A Year in the Life: Ambient Math Wins the Race to the Top!
For one year, 365 days, this blog will address the Common Core Standards from the perspective of creating an alternate, ambient learning environment for math. Ambient is defined as “existing or present on all sides, an all-encompassing atmosphere.”
And ambient music is defined as: “Quiet and relaxing with melodies that repeat many times. Why ambient? A math teaching style that’s whole and all encompassing, with themes that repeat many times through the years, is most likely to be effective and successful. CCSS math standards are listed here in blue, followed by ambient math suggestions.
Operations and Algebraic Thinking 3.OA
Understand properties of multiplication and the relationship between multiplication and division.
5. Apply properties of operations as strategies to multiply and divide. Examples: If 6 x 24 – 24 is known, then 4 x 6 = 24 is also known. (Commutative property of multiplication.) 3 x 5 x 2 can be found by 3 x 5 = 15, then 15 x 2 = 30, or by 5 x 2 = 10, then 3 x 10 = 30. (Associative property of multiplication.) Knowing that 8 x 5 = 40 and 8 x 2 = 16, one can find 8 x 7 as 8 x (5 + 2) = (8 x 5) + (8 x 2) = 40 + 16 = 56. (Distributive property of multiplication.)
Wow. This is very complex for Grade 3, and should be concretized with stories, art, and movement. Math By Hand teaches these three properties in Grade 2, using these methods. Here is an excerpt from the Grade 2 Daily Lesson Plans book.
Tell the three stories on the next page, one each day for the next three days. The stories will help to show these three properties in a simplified, fundamental way. Note that they will be revisited later on, with more advanced math and with algebra. The terms used here are concrete, informal versions of the more abstract terms: commutative, associative, and distributive. Parentheses will be given the informal name, “huggers” previewing their later use in algebra.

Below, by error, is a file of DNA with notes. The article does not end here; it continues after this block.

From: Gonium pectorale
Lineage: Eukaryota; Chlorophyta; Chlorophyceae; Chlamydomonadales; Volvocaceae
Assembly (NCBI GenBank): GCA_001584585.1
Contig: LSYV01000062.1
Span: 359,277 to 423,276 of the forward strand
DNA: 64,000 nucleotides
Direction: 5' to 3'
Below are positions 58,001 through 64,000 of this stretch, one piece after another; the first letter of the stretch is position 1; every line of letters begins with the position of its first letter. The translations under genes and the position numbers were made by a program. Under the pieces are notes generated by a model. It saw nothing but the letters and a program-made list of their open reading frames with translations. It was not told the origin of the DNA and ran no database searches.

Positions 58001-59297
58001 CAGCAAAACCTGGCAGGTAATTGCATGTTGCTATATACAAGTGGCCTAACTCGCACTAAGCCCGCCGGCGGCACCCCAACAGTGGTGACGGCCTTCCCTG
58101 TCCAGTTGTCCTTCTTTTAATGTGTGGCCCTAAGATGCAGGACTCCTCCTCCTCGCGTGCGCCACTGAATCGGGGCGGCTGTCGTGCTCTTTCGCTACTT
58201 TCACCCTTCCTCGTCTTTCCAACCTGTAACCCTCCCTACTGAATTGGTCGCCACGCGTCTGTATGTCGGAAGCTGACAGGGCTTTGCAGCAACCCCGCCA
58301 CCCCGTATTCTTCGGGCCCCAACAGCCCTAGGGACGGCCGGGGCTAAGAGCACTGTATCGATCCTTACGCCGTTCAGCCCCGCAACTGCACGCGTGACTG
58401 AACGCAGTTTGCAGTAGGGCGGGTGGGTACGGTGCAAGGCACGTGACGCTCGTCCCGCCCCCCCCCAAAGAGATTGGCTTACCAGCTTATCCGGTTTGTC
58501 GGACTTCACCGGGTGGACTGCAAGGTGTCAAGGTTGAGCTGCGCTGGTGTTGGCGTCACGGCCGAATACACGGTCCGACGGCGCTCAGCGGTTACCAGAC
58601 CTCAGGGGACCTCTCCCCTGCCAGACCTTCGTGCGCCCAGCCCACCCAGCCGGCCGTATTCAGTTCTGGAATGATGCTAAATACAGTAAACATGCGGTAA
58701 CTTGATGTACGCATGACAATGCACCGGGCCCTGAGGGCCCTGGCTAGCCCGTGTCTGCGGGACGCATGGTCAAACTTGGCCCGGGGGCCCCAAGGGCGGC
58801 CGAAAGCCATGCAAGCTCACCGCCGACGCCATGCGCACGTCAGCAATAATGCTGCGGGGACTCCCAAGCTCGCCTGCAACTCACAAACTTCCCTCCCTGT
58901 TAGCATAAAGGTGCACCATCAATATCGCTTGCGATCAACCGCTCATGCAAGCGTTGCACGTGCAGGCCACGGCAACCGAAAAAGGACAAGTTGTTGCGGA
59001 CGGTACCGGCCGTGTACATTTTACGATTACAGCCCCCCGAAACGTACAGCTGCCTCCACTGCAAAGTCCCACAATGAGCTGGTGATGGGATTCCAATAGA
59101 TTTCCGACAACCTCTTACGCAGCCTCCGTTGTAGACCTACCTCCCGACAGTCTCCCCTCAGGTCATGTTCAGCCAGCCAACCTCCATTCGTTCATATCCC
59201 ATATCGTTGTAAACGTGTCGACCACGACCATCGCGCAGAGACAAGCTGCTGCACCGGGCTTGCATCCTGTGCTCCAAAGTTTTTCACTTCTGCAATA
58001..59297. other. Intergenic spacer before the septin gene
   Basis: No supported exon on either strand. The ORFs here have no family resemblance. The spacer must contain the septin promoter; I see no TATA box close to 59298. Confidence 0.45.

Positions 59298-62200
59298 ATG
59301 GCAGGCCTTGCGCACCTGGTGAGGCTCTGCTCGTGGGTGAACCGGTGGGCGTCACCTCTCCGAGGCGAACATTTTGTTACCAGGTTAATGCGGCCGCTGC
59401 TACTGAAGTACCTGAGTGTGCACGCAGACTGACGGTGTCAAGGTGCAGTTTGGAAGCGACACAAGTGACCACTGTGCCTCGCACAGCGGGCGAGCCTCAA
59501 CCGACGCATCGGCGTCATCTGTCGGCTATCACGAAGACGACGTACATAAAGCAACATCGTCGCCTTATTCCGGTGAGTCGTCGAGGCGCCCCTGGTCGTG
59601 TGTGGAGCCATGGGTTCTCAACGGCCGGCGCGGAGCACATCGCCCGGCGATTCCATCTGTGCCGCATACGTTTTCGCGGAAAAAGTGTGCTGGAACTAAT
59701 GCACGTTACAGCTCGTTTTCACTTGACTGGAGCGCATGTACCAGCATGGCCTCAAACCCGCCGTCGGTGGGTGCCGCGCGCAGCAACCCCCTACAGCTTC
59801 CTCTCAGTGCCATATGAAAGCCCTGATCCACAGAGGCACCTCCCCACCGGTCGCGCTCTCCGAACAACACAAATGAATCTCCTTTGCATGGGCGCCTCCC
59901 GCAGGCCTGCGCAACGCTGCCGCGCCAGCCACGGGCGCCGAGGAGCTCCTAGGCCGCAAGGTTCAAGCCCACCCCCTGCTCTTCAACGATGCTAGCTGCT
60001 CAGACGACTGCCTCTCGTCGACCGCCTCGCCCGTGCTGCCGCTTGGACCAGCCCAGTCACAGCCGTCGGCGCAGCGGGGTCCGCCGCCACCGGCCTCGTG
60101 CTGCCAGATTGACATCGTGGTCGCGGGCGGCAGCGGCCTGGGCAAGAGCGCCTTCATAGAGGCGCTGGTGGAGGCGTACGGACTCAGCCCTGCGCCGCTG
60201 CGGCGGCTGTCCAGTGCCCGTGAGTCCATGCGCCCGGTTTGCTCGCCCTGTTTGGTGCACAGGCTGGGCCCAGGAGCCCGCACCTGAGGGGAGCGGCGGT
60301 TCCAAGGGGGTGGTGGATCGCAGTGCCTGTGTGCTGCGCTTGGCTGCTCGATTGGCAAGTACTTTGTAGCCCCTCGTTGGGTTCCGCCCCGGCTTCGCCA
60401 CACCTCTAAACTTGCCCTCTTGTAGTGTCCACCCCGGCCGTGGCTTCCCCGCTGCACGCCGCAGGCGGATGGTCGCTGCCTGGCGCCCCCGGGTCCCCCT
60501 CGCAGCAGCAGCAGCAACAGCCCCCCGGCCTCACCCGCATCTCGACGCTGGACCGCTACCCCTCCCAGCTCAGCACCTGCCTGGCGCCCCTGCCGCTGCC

Commuting Numbers / Tell This Story for Day 8
When numbers swap and switch places on either side of the equals sign, they’re having fun commuting from one side to the other! It’s like being on a seesaw when you are balanced with your partner. Numbers on the seesaw say, “Commute! Commute!” as they hop from one side to the other. Both Plus and Times like to play this game.
Associating Numbers / Tell This Story for Day 9
When numbers are friendly they like to associate, with hugs. Sometimes they will want to change partners for hugs, but they cooperate no matter how they get together, to be sure they always have the same answer. They say “my associate,” meaning “my friend” whenever they hug. This is a favorite game for Plus, but Times likes it too.
Distributing Numbers / Tell This Story for Day 10
Remember how busy Times can be? Well he loves to rearrange numbers, sometimes asking them to hug and sometimes not. He can be heard calling, “Distribute!” loud and cheery as he hops and jumps into the room. He busily puts numbers in hugging pairs, then takes them apart again. This is a favorite game for Times, but Plus (and sometimes Minus) like it too.
Each story is told on Day 1 and retold by the children on Day 2, after which they do a guided illustration then practice, with many examples. This practice should include other forms of visual, auditory or kinesthetic memory aids. For example, an actual seesaw could be set up for the commutative equations, balancing numbers or even children-as-numbers (wearing them as tags) on either side.
Knowledge ensues in an environment dedicated to imaginative, creative knowing, where student and teacher alike surrender to the ensuing of knowledge as a worthy goal. Tune in tomorrow for more Grade 3 math CCSS and their ambient counterparts.